To here:

And finally, more progress on the tiny house.

We have nearly dried in the house, with the exception of two dormer triangles and a door, and I put out a call for help with the metal roof; I am pretty well scared of heights, and it is not safe for La Petite to be up on the roof, so I asked if anyone would be willing to help out by donating their labor and time to put the roofing on.

Not only did Kurt Waggoner of Dr. Roof step up to do the labor, but he also brought along Gulf Coast Supply and Manufacturing to donate the missing bits and pieces of roof (which were actually quite substantial) and is also working on a siding supplier to donate the siding.

This is excellent news, and we are so grateful to have been fortunate enough to hook up with these two people/companies. Apparently, Kurt is known for donating his time simply because he likes to help, and Gulf Coast Supply has helped quite a few people, as evidenced from their Facebook page. They support education, and they are involved in their community. Just what the world needs more of!

HoneyFern is off to the Wahsega 4H camp on Thursday and Friday this week to get our experiential, environmental education on; have a great week!

Monday, April 15, 2013

Chickens Are Home To Roost

She did it. Ella finished her chicken coop.

Here's where she started:

Or maybe more accurately, this is where she started:

And here is her lovely coop, completed, with little chickies running around and getting bigger every minute:

The peeps are now pullets, and Ella has about 8 inches less hair:

She also built a coop for my chickens as we moved them from one house to another; I threw together the chicken yard with recycled scraps and have fewer chickens, so it's not quite as shipshape as Ella's beautiful creation:

Busy girl! Ella could not have done it without her parents, Mandy and Kyle, both of whom have rallied around this project and helped her get it done in just under four months (including building her own incubator and hatching out a chick, which may turn out to be the only rooster in the flock, unfortunately).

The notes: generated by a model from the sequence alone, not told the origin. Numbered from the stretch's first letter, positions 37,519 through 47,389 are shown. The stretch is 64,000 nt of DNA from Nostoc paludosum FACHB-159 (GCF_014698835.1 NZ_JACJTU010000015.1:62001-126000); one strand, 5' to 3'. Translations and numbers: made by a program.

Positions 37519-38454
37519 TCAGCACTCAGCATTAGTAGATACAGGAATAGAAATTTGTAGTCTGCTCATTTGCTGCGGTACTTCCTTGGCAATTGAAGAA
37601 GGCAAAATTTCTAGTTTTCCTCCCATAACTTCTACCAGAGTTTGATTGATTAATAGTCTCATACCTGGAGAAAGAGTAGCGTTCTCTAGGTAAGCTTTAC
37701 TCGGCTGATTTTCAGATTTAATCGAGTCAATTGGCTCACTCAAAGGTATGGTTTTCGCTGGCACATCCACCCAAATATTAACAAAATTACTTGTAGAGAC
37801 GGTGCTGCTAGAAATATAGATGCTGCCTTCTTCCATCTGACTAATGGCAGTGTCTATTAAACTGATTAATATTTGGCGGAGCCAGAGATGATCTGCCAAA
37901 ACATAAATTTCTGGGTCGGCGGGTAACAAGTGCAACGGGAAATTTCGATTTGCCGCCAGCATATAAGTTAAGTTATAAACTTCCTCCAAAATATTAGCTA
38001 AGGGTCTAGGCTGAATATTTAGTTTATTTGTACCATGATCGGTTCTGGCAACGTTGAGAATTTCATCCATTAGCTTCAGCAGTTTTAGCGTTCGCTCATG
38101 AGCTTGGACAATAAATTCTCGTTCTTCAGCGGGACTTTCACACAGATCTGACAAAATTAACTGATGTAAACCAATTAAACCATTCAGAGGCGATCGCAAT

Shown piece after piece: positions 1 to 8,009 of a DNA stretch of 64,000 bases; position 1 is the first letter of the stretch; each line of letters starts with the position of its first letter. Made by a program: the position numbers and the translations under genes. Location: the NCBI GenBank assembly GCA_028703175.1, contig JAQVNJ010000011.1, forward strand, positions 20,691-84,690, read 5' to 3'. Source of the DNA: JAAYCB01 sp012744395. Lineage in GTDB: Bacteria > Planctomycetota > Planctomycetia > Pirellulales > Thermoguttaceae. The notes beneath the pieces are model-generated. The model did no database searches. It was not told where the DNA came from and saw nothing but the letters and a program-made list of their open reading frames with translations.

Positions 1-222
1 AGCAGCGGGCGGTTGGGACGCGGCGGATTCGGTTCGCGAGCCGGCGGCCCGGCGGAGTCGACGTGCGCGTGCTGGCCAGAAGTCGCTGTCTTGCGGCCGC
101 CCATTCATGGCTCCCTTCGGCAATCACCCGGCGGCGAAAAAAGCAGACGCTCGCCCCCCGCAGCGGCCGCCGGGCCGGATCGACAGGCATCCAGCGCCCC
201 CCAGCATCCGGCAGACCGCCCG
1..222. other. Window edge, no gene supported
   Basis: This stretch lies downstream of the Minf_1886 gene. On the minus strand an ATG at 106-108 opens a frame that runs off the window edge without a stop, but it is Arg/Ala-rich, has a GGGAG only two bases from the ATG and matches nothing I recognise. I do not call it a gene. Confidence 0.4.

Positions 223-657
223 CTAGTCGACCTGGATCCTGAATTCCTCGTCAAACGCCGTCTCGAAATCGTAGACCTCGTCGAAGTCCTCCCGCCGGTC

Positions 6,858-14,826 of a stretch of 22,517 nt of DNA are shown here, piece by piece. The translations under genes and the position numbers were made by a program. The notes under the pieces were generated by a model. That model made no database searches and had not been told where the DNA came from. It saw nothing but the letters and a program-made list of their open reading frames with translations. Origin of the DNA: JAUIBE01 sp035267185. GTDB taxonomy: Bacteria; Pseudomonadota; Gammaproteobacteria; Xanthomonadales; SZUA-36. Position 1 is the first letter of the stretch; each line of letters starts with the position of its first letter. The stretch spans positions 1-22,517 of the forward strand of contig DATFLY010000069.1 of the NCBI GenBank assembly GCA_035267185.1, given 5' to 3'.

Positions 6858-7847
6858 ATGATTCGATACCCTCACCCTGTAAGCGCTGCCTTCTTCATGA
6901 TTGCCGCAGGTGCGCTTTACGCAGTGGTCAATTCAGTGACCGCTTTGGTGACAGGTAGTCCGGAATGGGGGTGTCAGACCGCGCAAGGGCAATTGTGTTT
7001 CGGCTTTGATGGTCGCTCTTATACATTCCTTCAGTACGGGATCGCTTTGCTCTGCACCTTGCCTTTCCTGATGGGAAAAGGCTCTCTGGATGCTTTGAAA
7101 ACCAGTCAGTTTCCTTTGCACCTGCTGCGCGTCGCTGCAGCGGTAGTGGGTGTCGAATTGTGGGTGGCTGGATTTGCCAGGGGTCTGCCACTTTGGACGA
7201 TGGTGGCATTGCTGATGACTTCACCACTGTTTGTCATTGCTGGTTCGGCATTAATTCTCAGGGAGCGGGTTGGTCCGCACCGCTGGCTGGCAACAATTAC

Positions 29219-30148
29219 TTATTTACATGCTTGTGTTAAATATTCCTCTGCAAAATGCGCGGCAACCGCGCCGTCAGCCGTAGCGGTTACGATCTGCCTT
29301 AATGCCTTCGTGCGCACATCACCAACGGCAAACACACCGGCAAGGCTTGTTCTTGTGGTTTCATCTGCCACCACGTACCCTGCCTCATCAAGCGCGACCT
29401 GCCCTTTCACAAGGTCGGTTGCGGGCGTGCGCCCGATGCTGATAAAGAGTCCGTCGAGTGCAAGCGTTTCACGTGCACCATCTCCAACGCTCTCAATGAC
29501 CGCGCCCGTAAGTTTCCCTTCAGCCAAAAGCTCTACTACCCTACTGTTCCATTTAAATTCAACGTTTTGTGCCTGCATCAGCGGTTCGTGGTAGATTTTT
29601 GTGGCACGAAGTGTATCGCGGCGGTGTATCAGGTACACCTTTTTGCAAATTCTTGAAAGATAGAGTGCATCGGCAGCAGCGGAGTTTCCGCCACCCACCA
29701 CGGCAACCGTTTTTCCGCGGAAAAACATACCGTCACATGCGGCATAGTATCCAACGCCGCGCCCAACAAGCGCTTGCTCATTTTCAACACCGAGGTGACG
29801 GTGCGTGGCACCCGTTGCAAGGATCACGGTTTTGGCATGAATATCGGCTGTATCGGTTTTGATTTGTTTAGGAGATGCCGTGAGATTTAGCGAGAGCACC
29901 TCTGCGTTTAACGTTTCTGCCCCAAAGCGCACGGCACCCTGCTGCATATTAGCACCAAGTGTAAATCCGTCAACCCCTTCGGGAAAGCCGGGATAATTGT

What's next? Designing and remodeling the playhouse next to the chicken yard is the plan, but we will have to see what other ideas Ella comes up with. Maybe a little garden next to the chicken yard/playouse? Mandy would love that!

Ella is the first student this year to complete her project, and I couldn't be prouder of all that she has done!

Wednesday, April 3, 2013

Food For Thought: Altucher and Godin

Today I am simply posting two links for you to read.

The first is a rather strange blog post about unschooling yourself; it's not that I don't agree with much of what the author writes. It is strange because the tone of the piece is almost maniac and mildly aggressive in its assertions (the author is a hedge fund manager, so maybe that explains the tone), but the ideas behind the blog are solid. See what you think, and let me know.

The next is perhaps the longer piece from which afore-referenced blog (perhaps) sprung. Seth Godin's work has been making the rounds of the interwebs in the form of this longer e-book (Stop Stealing Dreams, linked above) and his pithy little sayings about marketing. I can't quite figure this guy out either. Maybe my Spidey sense is off. I like what he says, but his marketing and meeting tips throw me off and makes me think it is ALL marketing (even the smart stuff about stealing dreams and his newest book, Poke the Box, which costs money but has a free workbook online).

Food for thought this Wednesday.

Sunday, March 31, 2013

What Can't Be Done With Good Friends?

First of all, this blog is brought to you by Luke Bair of Redwing Farm in Monroe County, West Virginia; we could not have done it without him. Everyone should be lucky enough to have one friend like this in their lifetime.

First, a "before" picture. This is what the house looked like on Friday morning at eight a.m.: